Assange may be unable to leave Britain until 2015
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Last Updated: Saturday, March 30, 2013, 19:50
  
London: WikiLeaks founder Julian Assange, who has been confined to the Ecuadorean embassy in London since last June, is unlikely to be able to leave Britain before 2015 and his hosts are now hoping for a future Labour government to help break the impasse, a media report said.

The Ecuadorean government has been seeking a commitment from the UK's Conservative-led coalition that it will not support Assange's extradition to the US if he goes to Sweden to face allegations of sexual assault.

Given the ongoing diplomatic stand-off, Ecuadorean diplomats now seem to have set their sights on a possible change in government in the 2015 British General Elections and approached the Opposition Labour Party for a similar assurance.

Ecuador's ambassador, Ana Alban, reportedly raised Assange's case during a meeting with the shadow foreign minister, Kerry McCarthy.

"Ecuador wants to see the current situation resolved but has lost all faith in the current government's willingness to do that. They have approached the Labour Party in the hope of striking a deal for after the next election. They do not believe that it is beneficial for Mr Assange to be resident permanently in the London embassy," a source told The Independent newspaper here.

A Labour spokesperson, however, stressed that no meeting had been called to specifically discuss Assange but the talks are believed to have taken place on the periphery of a meeting between McCarthy and representatives of the Ecuadorean government in London.

Labour is unlikely to take an official stand on the issue before the elections in 2015. Assange, 41, is subject to a European arrest warrant since November 2010 and wanted for questioning by Swedish police in relation to a sex assault investigation.

He has maintained that he would travel to Sweden to prove his innocence if the US threat were lifted but until then he is restricted to the South American nation's embassy in Knightsbridge.

His request for asylum was granted and he has been living at the embassy in central London since last June.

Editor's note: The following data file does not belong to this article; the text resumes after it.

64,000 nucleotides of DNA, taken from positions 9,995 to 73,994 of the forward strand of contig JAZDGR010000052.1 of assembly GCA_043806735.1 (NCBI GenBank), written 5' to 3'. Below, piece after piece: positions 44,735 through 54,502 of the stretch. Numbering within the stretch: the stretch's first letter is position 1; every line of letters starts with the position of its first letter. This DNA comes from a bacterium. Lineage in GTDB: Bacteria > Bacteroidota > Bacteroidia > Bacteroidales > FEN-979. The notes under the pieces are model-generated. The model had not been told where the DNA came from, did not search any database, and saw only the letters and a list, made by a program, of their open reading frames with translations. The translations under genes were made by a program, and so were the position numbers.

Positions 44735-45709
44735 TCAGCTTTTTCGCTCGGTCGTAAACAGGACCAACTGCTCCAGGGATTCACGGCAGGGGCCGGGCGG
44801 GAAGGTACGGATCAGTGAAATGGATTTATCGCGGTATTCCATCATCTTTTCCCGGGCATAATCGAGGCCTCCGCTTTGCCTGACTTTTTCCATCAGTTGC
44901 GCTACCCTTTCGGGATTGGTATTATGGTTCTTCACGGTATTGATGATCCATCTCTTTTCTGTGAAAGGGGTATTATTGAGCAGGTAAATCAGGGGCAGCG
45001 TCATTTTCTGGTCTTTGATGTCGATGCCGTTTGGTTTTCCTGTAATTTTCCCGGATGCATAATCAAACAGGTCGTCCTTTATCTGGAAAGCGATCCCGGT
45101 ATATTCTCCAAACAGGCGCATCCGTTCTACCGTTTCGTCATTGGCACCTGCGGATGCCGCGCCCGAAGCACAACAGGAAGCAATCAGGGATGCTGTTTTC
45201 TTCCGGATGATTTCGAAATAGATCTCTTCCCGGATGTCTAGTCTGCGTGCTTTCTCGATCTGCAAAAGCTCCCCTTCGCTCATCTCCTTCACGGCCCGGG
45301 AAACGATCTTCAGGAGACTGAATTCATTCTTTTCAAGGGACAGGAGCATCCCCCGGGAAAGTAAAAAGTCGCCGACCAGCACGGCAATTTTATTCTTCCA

British police is on permanent guard ready to arrest him if he steps outside. The WikiLeaks editor-in-chief had claimed diplomatic asylum there after UK Home Secretary Theresa May ordered his extradition to Sweden following a lengthy legal battle.

The Swedish authorities would need May's authorisation before agreeing to any onward US extradition request but she has rejected repeated calls to say that she would refuse permission and failed to come up with an alternative solution.

In September last year, Amnesty International had said it believed that a "forced transfer" would represent a "real risk of serious human-rights violations".

However, some of the celebrity backers of the Australian activist have been expressing their disaffection with the cause taken up in favour of press freedom and anti-censorship.

Jemima Khan, the columnist ex-wife of Pakistani cricketer-turned-politician Imran Khan, had been one of Assange's closest allies and even put up bail money in his favour.

But, in a critical article in the New Statesman, last month, she warned him of undermining his own transparency agenda by refusing to face up to the Swedish allegations.

Meanwhile, work on a biopic tracing the WikiLeaks story titled The Fifth Estate is now complete.

English actor Benedict Cumberbatch, who plays Assange in the film, is believed to have struck up an email friendship with the Australian publisher-editor, who had earlier dismissed the film as "a massive propaganda attack on WikiLeaks and the character of my staff" and called it a "lie on lie".

PTI


First Published: Saturday, March 30, 2013, 19:49


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